The LEGO Group recently introduced LEGO®
MINDSTORMS EV3 — a new platform for consumer
robotics designed to introduce a younger generation to
the excitement of building and programming robots
while adding new flexibility for its devoted following of
EV3 is the result of three years of product
development by an international team of LEGO
designers, MINDSTORMS user enthusiasts, and leading
technology experts, and will be available this summer.
EV3 comes with hundreds of LEGO bricks, plus
four motors and five sensors — including a new
infrared unit that can be used as robotic eyes or to
allow a robot to follow a remote control.
LEGO is celebrating the 15th anniversary of the MINDSTORMS kit, and
they really wanted to make the product more exciting to "an audience of
children who have grown up with technology."
One of the biggest upgrades is the EV3 programmable brick — the heart
of every MINDSTORMS project. The brick has been revamped internally and
externally. The central processor is an ARM 9 chip, with 64 MB of RAM and
16 MB of Flash built in for storing programs.An SD slot allows the memory
to be expanded, and there's a better display.
The biggest innovation is that LEGO has made it easier for the EV3
brick to communicate via Bluetooth with Android and iOS apps. That means
you can use a smartphone or tablet to control a MINDSTORMS robot or
give it new behaviors.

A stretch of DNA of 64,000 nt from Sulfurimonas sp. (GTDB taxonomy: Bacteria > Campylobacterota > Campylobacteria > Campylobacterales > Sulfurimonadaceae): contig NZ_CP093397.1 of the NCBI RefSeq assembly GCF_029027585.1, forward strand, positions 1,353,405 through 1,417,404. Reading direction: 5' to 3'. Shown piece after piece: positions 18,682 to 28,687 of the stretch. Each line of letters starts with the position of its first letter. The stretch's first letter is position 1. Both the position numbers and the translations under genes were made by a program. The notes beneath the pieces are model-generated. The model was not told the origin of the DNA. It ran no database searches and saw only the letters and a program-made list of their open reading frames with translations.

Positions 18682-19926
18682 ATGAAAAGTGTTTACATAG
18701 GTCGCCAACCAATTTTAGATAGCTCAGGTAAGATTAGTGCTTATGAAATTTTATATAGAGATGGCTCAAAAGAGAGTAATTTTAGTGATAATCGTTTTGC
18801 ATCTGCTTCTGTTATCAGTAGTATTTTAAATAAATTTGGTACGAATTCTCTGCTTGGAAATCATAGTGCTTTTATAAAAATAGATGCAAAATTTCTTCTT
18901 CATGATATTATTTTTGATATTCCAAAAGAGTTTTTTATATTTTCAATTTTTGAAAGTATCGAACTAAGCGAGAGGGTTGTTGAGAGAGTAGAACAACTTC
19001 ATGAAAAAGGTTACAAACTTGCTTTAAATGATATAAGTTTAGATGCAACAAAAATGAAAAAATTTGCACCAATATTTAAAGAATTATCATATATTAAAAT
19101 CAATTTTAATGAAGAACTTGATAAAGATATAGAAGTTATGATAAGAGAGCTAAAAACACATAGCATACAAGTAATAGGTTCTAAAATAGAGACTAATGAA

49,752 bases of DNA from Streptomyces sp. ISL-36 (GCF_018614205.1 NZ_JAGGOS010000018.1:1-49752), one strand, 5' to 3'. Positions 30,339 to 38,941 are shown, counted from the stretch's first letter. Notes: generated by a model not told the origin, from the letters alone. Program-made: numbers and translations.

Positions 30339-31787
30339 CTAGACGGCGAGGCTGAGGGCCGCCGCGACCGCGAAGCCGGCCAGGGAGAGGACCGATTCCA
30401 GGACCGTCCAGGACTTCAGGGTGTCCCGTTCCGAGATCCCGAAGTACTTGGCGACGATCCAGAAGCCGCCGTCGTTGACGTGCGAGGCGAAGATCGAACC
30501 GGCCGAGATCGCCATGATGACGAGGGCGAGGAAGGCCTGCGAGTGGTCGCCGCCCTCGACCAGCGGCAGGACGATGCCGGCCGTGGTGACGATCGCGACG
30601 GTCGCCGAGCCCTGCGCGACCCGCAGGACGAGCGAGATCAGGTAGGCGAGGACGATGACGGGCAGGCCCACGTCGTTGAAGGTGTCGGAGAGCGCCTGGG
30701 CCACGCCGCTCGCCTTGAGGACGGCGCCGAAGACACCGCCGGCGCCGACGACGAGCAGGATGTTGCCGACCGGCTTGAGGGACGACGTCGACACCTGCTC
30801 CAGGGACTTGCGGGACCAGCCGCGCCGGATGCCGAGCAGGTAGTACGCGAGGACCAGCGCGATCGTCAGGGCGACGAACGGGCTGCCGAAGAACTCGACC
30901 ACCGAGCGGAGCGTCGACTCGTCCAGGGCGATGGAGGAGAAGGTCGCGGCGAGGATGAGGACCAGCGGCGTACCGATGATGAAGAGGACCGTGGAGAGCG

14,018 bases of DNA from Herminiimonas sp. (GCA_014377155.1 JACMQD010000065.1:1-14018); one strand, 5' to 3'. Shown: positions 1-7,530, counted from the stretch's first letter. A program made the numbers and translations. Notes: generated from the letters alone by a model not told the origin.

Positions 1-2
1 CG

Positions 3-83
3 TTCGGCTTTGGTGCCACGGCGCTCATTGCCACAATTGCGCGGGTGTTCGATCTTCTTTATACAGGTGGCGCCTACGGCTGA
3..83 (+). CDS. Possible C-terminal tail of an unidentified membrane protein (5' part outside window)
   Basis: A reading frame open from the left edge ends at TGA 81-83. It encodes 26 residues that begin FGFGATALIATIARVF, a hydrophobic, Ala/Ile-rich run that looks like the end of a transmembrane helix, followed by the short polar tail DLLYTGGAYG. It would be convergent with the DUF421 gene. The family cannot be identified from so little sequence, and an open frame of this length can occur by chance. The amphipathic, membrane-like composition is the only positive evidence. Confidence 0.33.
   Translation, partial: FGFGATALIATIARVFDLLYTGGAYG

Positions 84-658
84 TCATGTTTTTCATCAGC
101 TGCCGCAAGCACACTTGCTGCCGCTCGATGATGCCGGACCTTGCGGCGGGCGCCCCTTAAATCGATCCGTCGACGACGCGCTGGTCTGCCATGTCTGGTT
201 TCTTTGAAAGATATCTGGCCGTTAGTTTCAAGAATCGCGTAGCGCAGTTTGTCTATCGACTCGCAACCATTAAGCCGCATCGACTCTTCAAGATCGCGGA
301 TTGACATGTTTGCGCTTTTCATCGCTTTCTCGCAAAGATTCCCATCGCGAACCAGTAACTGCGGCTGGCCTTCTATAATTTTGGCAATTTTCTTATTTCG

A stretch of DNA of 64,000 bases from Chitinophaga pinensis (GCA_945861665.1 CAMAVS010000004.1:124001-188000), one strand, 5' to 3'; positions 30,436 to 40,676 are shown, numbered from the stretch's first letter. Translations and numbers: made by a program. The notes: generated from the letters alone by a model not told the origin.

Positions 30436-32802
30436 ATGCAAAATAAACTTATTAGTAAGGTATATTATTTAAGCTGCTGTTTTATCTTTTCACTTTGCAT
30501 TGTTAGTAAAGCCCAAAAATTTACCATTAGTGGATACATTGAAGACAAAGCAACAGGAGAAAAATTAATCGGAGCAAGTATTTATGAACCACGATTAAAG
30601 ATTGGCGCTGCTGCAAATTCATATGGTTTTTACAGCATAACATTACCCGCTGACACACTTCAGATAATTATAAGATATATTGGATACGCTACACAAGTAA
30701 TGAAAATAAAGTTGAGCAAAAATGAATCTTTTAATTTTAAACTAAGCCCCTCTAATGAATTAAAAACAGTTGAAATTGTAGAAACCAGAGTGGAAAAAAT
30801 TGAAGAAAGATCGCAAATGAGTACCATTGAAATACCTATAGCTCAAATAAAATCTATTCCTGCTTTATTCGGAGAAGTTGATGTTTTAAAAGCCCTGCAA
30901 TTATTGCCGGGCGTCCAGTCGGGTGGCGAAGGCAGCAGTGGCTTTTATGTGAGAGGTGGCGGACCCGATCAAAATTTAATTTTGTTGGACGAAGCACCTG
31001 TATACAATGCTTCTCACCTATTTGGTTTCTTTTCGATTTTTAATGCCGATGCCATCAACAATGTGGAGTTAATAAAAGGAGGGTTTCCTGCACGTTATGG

While the previous version of MINDSTORMS did offer Bluetooth
connectivity,Apple devices wouldn't play with the system. Now — due
to the addition of a secure Bluetooth chip — these robots can connect
to iOS devices for the first time, allowing robots to be controlled from
an iPhone or iPad.
There's also a USB port that allows users to connect any Wi-Fi
dongle. The whole thing runs under a version of the Linux operating
system, and LEGO promises to open up the system as much as possible
to hackers with the release of detailed documentation and SDKs
To program your robotic creations, you can
enter commands directly into the EV3 brick via its
LCD or you can use the easy-to-use PC
software provided. The set also includes
a program that LEGO created with
Autodesk that shows step-by-step 3D
instructions for various projects.
The EV3 set will include instructions for 17 different robots, including walking humanoids
and insect-like creatures. It will sell for $350 and will be available in the second half of this year.
In addition to the retail version, LEGO is launching an educational version, as well.
The educational version is actually a collection of kits designed for classroom use, and it
features some unique components compared to the retail version, such as a gyroscope
sensor that allows the construction of self-balancing robots, Segway-style.
The educational version also comes with rechargeable lithium-ion batteries for the programmable brick.
It's assumed that students will work in pairs in the classroom, so this version starts at $5,000 with enough pieces to allow
24 students per class.
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